Thursday 26 December 2013

Highlight of the year - the Edinburgh Botanics

For the month of July I had the best possible job - poet in residence in the Royal Botanic Gardens in Edinburgh. This was part of the Walking with Poets project, run jointly between the Scottish Poetry Library and the Botanics.
It was a huge priviledge, and I learned a huge amount about botany, especially plant evolution, in a month of intensive exploration of the wonders of the garden. I set out to celebrate the Gaelic tree alphabet, with a tree of the day each day. It did not take me long to trip over the 320 million year old fossil tree outside the glasshouses, and I soon found myself enthralled by the evolutionary tree which links all the lifeforms in the world, including ours. Our fleeting existence as a species pales into insignificance compared to the survival of plants like the lilies above, which have been around for hundreds of millions of years.

Wednesday 25 December 2013

Highlight of the year - bees

Two years ago, my bee colony died. I decided not to try to get another colony, as even experienced beekeepers seemed to be having such a hard time of it, so the hive was in bits in the shed until this august, when I arrived back after a summer away to find the shed filled with bees, fervently interested in the old frames. My brother's family were just about to visit, and the shed is the venue for the compost toilet for my nieces' temporary accommodation in a caravan. I didn't think they'd be too amused by a toilet full of bees!

So I shifted all the bits of hive outside, in approximately standard beehive order, and the bees were most impressed and settled straight in. I discovered later that a neighbour had smoked a swarm out of her chimney. These were presumably those bees, getting desperate for a place to stay.

The bees have flourished since as we had a nice autumn with lots of heather. I fed them well and had them tested for varroa mites, and they have none! I have rejoined the Scottish Beekeepers' Association.

It feels like a blessing to be asked, and be able, to give shelter to a new queen and her colony. Given a year of stories of bee disease, the struggle against insecticides and unexplained colony collapses, I seem to be the only person in Scotland with a completely untainted good news bee story. Perhaps there's hope!

Have a very happy honey-sweetened feasting season.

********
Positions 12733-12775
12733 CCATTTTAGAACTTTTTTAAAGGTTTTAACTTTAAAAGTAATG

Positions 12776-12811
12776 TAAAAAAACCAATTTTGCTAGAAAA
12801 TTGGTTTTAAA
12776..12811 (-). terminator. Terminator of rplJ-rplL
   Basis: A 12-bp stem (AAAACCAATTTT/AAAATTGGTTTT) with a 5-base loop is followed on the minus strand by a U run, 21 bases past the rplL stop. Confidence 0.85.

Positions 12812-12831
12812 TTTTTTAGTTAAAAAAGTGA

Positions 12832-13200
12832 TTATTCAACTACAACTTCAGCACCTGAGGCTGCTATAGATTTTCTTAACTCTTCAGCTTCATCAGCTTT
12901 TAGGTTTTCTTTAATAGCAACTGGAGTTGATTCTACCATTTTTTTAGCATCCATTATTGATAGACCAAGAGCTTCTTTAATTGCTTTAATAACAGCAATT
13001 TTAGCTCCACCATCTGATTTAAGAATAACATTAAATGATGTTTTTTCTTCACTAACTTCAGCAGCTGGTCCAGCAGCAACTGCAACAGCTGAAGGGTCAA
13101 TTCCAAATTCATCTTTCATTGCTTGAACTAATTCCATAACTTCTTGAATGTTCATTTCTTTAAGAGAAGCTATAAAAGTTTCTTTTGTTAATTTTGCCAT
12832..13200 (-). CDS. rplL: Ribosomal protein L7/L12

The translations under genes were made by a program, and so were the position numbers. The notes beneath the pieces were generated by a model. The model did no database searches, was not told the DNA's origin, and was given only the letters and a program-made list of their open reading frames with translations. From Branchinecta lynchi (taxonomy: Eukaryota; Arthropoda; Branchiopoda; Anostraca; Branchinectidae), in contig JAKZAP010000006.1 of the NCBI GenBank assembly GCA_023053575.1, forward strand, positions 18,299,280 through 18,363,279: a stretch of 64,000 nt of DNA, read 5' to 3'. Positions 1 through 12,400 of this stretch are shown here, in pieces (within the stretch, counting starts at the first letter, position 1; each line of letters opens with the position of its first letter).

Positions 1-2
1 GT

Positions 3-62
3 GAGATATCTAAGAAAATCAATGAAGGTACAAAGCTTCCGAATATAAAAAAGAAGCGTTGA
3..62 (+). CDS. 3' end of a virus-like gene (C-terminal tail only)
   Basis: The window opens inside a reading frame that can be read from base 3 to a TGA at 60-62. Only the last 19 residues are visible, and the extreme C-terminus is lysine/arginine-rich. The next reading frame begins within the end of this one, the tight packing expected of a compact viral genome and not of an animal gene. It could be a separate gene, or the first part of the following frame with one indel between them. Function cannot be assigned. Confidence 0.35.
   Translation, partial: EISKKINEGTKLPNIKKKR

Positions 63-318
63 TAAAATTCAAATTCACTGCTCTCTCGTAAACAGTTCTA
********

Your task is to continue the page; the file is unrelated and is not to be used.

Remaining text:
Tuesday 24 December 2013

Highlight of the year: bison

I'm just recently back from a short trip to Poland. I spoke at a conference about paper and forest products and then took some time to visit one of Europe's wildest forests in Bialowiesza. It was strange to be in forest in such a flat landscape - most of Europe's lowland forests have been destroyed and converted to farmland. But Bialowiesza was spared, as one of the Tsar's favourite hunting places.

Although all of its bears have been hunted out, there are still wolves and lynx. Most excitingly, it is also home to European bison, which were extinct in the wild last century, but some remained in zoos and they
were successfully reintroduced to the wild. On our third morning there, we sighted two of these giants - Europe's biggest mammals. On our fourth morning, on the edge of the forest, we spent a happy couple of hours with four peaceful creatures (sorry, photo technology is not co-operating today). They knew we were there, and it was a great feeling of camaderie when the biggest bull clearly decided we were no threat, and sat down to chew the cud.

Somewhere out in the forest was also Europe's smallest mammal, the pygmy shrew, but it eluded us!

Monday 23 December 2013

Highlight of the year - walruses

Actic shorts - walrus 'wallying' from Bill Ritchie on Vimeo.

My next novel, the one I'm currently working on, is set 2300 years ago when the Atlantic walrus was much more widespread, not only restricted to Spitzbergen and Greenland. The ivory from their tusks was a highly valued material and traded around Europe. Hunting them then must have been extremely dangerous.

I wanted to meet some in the flesh, smell them and know them in the wild. During our Arctic adventure in June we got lucky. Sitting on a beach with this bunch of lazy males was definitely one of my favourite moments of this year.

Sunday 22 December 2013

Highlight of the year - vegetarian polar bear

Happy solstice everyone! Between now and the end of the calendar year I'm going to post some of the highlights of my year. When I'm away, I tend to disconnect from the internet, and hence most of my most wonderful moments have not been recorded here.

I spent the month of June on an ice-breaker north from Aberdeen to Spitzbergen, and then on a yacht, the Noorderlicht, sailing around the arctic island. It was altogether amazing, and quite a few of my year's highlights happened that month.
Without doubt this counts as one of the most special encounters of my year - can this be a vegetarian polar bear? Here he is, chewing on seaweed. We watched him from the yacht for a good long while, as he padded about on the shore, chomping away on big chunks of kelp. Our wildlife expert on board was as surprised as I was to see this. I don't know if this is a regular occurrence - seaweed is presumably a great source of minerals - but polar bears are normally characterised as strict meat eaters. Perhaps it indicates severe hunger. We have seen some awful pictures of starving polar bears this year, as they struggle to cope with the melting sea ice. Maybe someone out there can shed light on this?

Thanks to Jan Oosterhuis, who took this picture.

Tuesday 3 December 2013

A slideshow in Findhorn

On Sunday 8th December, at 7.30pm, in the Findhorn Foundation Hall, there will be a unique opportunity to hear some of the tree poems from my new anthology, Into the Forest, accompanied by a beautiful display of photos by Alan Featherstone Watson of Trees for Life. I'll be reading with John Glenday, Margot Henderson and Dave Till.  Come if you can! There's a lovely poster here.

The other launch events have been great fun - and this one is going to be something special.